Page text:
“The day before the storm hit, I anticipated how bad it would be and took my laptop home so I could still work with families if we ended up having to close,” Trombley said. That was smart, because her funeral home did indeed need to close — for three full days. “The roads were so dangerous and everyone lost power, so we had to reschedule services and postpone burials. It took us two weeks to catch up.”
Carrying the weight
Trombley may have been able to weather the storm better than some colleagues and neighbors, having endured more than 20 years of Michigan winters before she graduated from WSU and headed south.
“Hailee was one of three students who received a scholarship from Service Corporation International that included a trip to their home office in Houston for additional interviews,” said Assistant Clinical Professor Lauren Budrow, who taught Trombley’s cohort after joining the WSU Applebaum faculty in 2017. “It was on that trip that the SCI leadership discovered Hailee spoke fluent Spanish, and quickly realized her potential for their Hispanic market in Texas. They offered her a job soon after.”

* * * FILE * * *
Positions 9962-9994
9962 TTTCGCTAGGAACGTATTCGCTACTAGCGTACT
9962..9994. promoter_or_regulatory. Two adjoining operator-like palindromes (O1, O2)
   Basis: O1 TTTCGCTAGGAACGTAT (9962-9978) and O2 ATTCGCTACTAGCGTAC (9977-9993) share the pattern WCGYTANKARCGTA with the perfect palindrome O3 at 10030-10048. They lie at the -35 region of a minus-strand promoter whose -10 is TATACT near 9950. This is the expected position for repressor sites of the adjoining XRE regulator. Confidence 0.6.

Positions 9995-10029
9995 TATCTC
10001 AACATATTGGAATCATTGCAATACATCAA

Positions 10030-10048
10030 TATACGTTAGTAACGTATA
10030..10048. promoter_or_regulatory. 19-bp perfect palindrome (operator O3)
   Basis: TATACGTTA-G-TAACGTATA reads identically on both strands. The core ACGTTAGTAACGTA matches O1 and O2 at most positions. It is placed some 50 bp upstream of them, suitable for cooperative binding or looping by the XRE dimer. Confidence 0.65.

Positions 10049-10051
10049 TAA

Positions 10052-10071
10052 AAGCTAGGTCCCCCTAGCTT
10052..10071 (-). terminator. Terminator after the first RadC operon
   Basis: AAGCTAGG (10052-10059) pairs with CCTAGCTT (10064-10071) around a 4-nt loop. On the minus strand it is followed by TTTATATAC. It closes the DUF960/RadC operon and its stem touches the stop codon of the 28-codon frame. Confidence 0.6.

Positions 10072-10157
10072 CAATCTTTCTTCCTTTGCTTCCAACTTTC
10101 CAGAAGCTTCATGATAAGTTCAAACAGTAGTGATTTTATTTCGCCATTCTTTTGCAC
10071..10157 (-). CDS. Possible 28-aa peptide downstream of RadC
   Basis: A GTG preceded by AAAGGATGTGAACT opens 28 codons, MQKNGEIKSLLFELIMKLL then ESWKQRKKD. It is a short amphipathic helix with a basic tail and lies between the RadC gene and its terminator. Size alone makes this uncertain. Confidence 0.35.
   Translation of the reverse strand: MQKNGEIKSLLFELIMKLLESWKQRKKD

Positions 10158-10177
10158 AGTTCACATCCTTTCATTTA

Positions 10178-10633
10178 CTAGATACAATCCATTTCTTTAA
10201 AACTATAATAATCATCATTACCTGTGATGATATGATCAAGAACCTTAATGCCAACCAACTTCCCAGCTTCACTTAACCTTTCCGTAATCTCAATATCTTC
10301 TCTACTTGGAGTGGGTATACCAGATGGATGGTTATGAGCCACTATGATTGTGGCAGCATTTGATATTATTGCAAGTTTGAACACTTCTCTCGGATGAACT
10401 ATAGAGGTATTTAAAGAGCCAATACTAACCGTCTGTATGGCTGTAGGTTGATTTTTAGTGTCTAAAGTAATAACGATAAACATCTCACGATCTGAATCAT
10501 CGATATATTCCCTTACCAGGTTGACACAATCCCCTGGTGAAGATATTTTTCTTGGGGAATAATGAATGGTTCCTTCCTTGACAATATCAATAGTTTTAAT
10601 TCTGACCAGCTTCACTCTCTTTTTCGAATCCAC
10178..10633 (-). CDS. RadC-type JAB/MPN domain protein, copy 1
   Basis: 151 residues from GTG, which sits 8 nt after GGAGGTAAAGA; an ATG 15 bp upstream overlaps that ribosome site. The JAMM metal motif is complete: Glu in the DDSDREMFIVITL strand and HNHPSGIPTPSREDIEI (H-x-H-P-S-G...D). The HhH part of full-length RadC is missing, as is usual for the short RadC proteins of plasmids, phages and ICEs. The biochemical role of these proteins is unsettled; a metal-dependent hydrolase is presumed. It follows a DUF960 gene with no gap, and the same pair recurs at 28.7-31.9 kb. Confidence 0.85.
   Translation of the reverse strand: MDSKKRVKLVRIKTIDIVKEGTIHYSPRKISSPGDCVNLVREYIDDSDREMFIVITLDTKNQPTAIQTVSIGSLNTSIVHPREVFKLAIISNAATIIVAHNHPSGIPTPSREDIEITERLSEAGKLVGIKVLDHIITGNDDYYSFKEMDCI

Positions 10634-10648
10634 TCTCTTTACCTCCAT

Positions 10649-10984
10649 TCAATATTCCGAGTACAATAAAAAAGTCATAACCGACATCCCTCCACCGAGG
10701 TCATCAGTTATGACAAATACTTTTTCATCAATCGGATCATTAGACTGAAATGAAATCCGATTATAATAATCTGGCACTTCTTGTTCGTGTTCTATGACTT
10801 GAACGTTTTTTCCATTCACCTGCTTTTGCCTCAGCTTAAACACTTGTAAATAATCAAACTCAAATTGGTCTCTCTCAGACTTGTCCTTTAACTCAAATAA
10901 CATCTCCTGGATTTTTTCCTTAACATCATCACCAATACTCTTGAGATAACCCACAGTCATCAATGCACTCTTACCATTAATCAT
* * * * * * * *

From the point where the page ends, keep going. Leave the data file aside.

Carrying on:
Moving so far from home hadn’t been Trombley’s plan, so she asked for her trusted instructor’s advice.
“I encourage every student to practice funeral service in another part of the country at some point during their time in the profession when possible,” Budrow said. “Customs and practices are not the same from state to state and region to region, and being a funeral director in another part of the country enriches you through experiences and perspectives you might not otherwise ever get.”